In this two-part series, we will explore the best practices behind effectively onboarding and engaging your remote team members. While the goal is the same when onboarding and engaging virtual and in-person teams, the methods required may differ. Same why, different how.
Onboarding is a vital moment in the lifecycle of your employees. It’s an opportunity to instill confidence in your new team member that they have made the right choice in coming to work for you. When they feel they are a fit for your organization, they are more likely to be highly engaged and motivated.
A structured and welcoming onboarding process is crucial because you won’t have a second chance to make a first impression. In fact, in a February 2014 survey by BambooHR, roughly a third of the 1,000 respondents stated they had quit a job within six months of starting it, and 16 to 17 percent of the respondents had left a job between their first week and their third month. If that statistic is true for your organization, you’re losing one in six of your new hires each month for the first three months of their employment.
Let’s explore some best practices for onboarding your virtual team members.
Effective onboarding consists of several components:
- Clear communication of the organization’s purpose, brand, and culture
- Connecting the new team member to stakeholders within the organization
- Clarifying and defining the employee’s skills and outlining how those skills align with the team and organization’s purpose and goals
In-person orientation relies on face-to-face meetings, formal and informal lunches, and impromptu hallway conversations to achieve those goals. Virtual orientation can accomplish the same objectives for your team, with a few intentional behaviors. Remember: same why, different how.
Several strategies to effectively and clearly communicate the organization’s vision and culture to virtual employees exist. Consider holding round-table live calls with senior leaders. The leaders can share the organization’s vision and culture, and new employees can ask questions and begin to make connections.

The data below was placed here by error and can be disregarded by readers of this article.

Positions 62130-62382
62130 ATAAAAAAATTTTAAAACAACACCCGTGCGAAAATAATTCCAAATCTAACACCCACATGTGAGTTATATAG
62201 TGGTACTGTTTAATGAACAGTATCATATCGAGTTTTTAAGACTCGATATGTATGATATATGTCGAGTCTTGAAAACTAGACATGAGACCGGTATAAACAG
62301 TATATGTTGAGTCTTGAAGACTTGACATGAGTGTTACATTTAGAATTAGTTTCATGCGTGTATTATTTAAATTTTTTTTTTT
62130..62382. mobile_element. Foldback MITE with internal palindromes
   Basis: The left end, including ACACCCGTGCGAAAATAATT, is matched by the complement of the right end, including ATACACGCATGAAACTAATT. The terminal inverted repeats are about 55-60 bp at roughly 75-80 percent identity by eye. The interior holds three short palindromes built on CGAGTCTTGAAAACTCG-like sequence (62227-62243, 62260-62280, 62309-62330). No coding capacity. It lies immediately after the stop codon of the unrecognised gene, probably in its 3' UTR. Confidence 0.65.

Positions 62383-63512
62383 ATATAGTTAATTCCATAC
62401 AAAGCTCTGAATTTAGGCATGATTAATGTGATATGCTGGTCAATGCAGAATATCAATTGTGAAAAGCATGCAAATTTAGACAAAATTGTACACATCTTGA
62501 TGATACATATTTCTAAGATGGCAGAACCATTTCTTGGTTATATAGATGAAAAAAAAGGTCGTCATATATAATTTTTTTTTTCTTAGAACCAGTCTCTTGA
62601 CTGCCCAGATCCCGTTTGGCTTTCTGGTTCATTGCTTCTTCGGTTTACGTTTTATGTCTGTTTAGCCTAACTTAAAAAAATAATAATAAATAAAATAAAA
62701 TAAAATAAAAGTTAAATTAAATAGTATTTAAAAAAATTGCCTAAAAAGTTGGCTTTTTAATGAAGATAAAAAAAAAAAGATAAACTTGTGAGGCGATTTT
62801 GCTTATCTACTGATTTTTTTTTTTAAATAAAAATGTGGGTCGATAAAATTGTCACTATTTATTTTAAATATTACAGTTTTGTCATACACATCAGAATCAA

A best practice for on-site and virtual onboarding is to assign your new team member a peer buddy—a person responsible for introducing them to the written and unwritten norms of the team and organization. A peer buddy can include your new team member in meetings with stakeholders, begin to orient the new team member to department stakeholders, and engage them in department processes and projects. For virtual teams, these meetings also provide necessary social connection.
Meeting regularly with your new employee during their onboarding phase is even more important when you work virtually. Frequent check-ins help you build a trusting relationship. Follow a semi-structured agenda so you get the most out of your time together. You could consider having a list of powerful questions, such as:
- What do you need help with today? This week? This month?
- Is there anything in your work that’s less than stellar or causing frustration or delays?
- Looking back on your time with our team so far, what would have made it better for you?
- What’s going really well that you’d like to share with me?
Meetings during the onboarding phase should also focus on performance and development expectations you have for your new employee. Set clear goals for them, remembering that in the onboarding phase, they will need support, resources, and clear direction to reach those goals.
Leaders can evaluate the effectiveness of their onboarding strategies by asking questions of their new employees at 30, 60, and 90 days after hire. Some examples of these questions are:
- What do you wish you knew more about or understood better within our organization or our team?
- What do you wish you had been shown or taught during your new employee onboarding that you haven’t been?
- What one area of your onboarding experience so far do you think could have been improved the most, and what suggestion do you have for its improvement?
Consider also asking your current employees what they wish had been different in their onboarding and what worked well. Encourage them to craft a plan to improve the onboarding experience of new team members and empower them to enact those changes.
Remember that you don’t have to own every piece of onboarding your new team members. Besides serving as peer buddies, your employees can also help create the onboarding schedule, send welcome emails to their new team member, and handle introductions to stakeholders. Be clear in your delegation of these tasks and follow up with your new employee to ensure these things have been completed.
Onboarding virtual team members requires intention and a purposeful effort to build connection. As soon as you have finalized the hire, begin holding time with your new employee on your calendar and engage your team in planning for the onboarding tasks you have delegated to them. Schedule these activities as the mission-critical priority they are, and you will create a welcoming and effective onboarding experience for your new virtual team member.